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    Chillul HaShem – Emor

    The Wicked Son, from the Amsterdam Haggadah, 1695

    The Wicked Son, from the Amsterdam Haggadah, 1695

    Everyone knows that they shouldn’t desecrate the Name of God. We call that Chillul HaShem.

    Chillul applies in many contexts including, as this week’s Torah reading puts it, “desecrating kod’shei B’nei Yisra’el, the sacred things of the Children of Israel” (Lev. 22:15).

    Not treating sacred things properly is the subject of a grave warning in the Pir’kei Avot (3:11), “He who profanes holy things and despises the festivals… has no portion in the world to come”.

    This passage could well be a response to the wicked son of the Haggadah. That son has a good mind amply stocked with learning and knowledge, but he scoffs at the practices and traditions about which he knows so much.

    He says to his father or whoever is conducting the Seder, “What does this procedure mean to you?”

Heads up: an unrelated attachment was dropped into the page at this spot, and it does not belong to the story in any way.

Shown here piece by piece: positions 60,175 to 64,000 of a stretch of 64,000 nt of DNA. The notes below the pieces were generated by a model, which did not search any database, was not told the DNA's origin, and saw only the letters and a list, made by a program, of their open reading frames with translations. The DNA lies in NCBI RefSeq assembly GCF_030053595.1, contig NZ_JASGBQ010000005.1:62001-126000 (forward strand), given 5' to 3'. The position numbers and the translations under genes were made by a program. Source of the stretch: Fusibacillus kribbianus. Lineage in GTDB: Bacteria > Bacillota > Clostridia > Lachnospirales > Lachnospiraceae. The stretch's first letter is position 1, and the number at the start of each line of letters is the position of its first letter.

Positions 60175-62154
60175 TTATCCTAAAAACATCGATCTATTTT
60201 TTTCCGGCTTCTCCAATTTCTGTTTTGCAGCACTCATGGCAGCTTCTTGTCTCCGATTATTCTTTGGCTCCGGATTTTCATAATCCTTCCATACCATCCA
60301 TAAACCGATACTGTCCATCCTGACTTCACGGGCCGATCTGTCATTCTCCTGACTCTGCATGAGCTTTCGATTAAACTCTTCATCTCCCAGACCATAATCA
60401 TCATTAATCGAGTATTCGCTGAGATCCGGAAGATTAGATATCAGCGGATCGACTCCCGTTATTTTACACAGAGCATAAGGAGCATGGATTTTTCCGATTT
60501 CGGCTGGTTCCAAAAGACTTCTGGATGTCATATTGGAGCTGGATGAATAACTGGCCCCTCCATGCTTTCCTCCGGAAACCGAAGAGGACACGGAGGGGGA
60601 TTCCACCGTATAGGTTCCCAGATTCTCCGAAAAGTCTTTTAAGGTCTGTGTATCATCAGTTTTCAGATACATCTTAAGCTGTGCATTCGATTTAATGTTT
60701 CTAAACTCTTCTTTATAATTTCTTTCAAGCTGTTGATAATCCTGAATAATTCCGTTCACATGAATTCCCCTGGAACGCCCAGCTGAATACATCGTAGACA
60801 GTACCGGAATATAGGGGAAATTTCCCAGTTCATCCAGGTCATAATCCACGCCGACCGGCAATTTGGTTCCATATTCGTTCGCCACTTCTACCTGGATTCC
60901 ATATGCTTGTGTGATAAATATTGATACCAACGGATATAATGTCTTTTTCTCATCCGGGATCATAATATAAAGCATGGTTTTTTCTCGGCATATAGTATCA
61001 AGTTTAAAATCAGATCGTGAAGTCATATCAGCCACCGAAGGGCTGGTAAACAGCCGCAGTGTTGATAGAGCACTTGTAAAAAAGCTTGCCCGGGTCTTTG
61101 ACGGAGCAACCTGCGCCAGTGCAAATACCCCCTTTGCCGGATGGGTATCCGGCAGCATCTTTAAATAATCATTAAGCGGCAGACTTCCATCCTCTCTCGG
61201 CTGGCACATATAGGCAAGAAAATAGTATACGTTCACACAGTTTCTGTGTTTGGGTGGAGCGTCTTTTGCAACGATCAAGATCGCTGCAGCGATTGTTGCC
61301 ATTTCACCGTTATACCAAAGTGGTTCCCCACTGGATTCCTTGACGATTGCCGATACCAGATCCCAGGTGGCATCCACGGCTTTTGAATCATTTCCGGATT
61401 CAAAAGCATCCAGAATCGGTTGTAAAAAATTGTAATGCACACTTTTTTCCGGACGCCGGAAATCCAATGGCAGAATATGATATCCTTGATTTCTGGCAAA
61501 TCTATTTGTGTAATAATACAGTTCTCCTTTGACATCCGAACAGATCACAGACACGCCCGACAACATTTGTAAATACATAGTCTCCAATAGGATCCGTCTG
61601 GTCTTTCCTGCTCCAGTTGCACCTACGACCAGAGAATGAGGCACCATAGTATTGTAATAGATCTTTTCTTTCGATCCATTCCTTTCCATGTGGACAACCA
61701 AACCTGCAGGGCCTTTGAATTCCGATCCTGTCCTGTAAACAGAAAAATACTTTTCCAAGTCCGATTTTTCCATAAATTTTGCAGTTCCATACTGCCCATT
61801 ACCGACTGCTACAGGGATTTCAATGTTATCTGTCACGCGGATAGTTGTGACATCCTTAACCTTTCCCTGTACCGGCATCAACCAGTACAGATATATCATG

The Haggadah notes that he doesn’t say “to us” but “to you”, since he disassociates himself from the sanctities of the Jewish people.

    He can give you a whole academic discourse about the history, linguistics, sociology and comparative theology of Jewish practice, but he doesn’t identify with it. His mind is engaged – but not his heart.

    So what do we do? The Haggadah says, hak’heh et shinav, which most people translate, “Blunt his teeth!”

    Whatever this means, it clearly suggests, “Tell him off!”

    It could be, however, that a better translation is “Rebut his distortions”: talk to him and with him, and try to reason with him and persuade him that he is wrong.

    If this works, well and good; if not, remember the story of the man who came looking for Yankel the Apikoros (the unbeliever) and found Yankel studying a page of G’mara.

    “Are you really Yankel the unbeliever?” he stammered.

    “Of course I am Yankel,” said the man who was studying G’mara, “But I’m an unbeliever, not an ignoramus!”

    If the rasha is an unbeliever, time will hopefully warm his heart.

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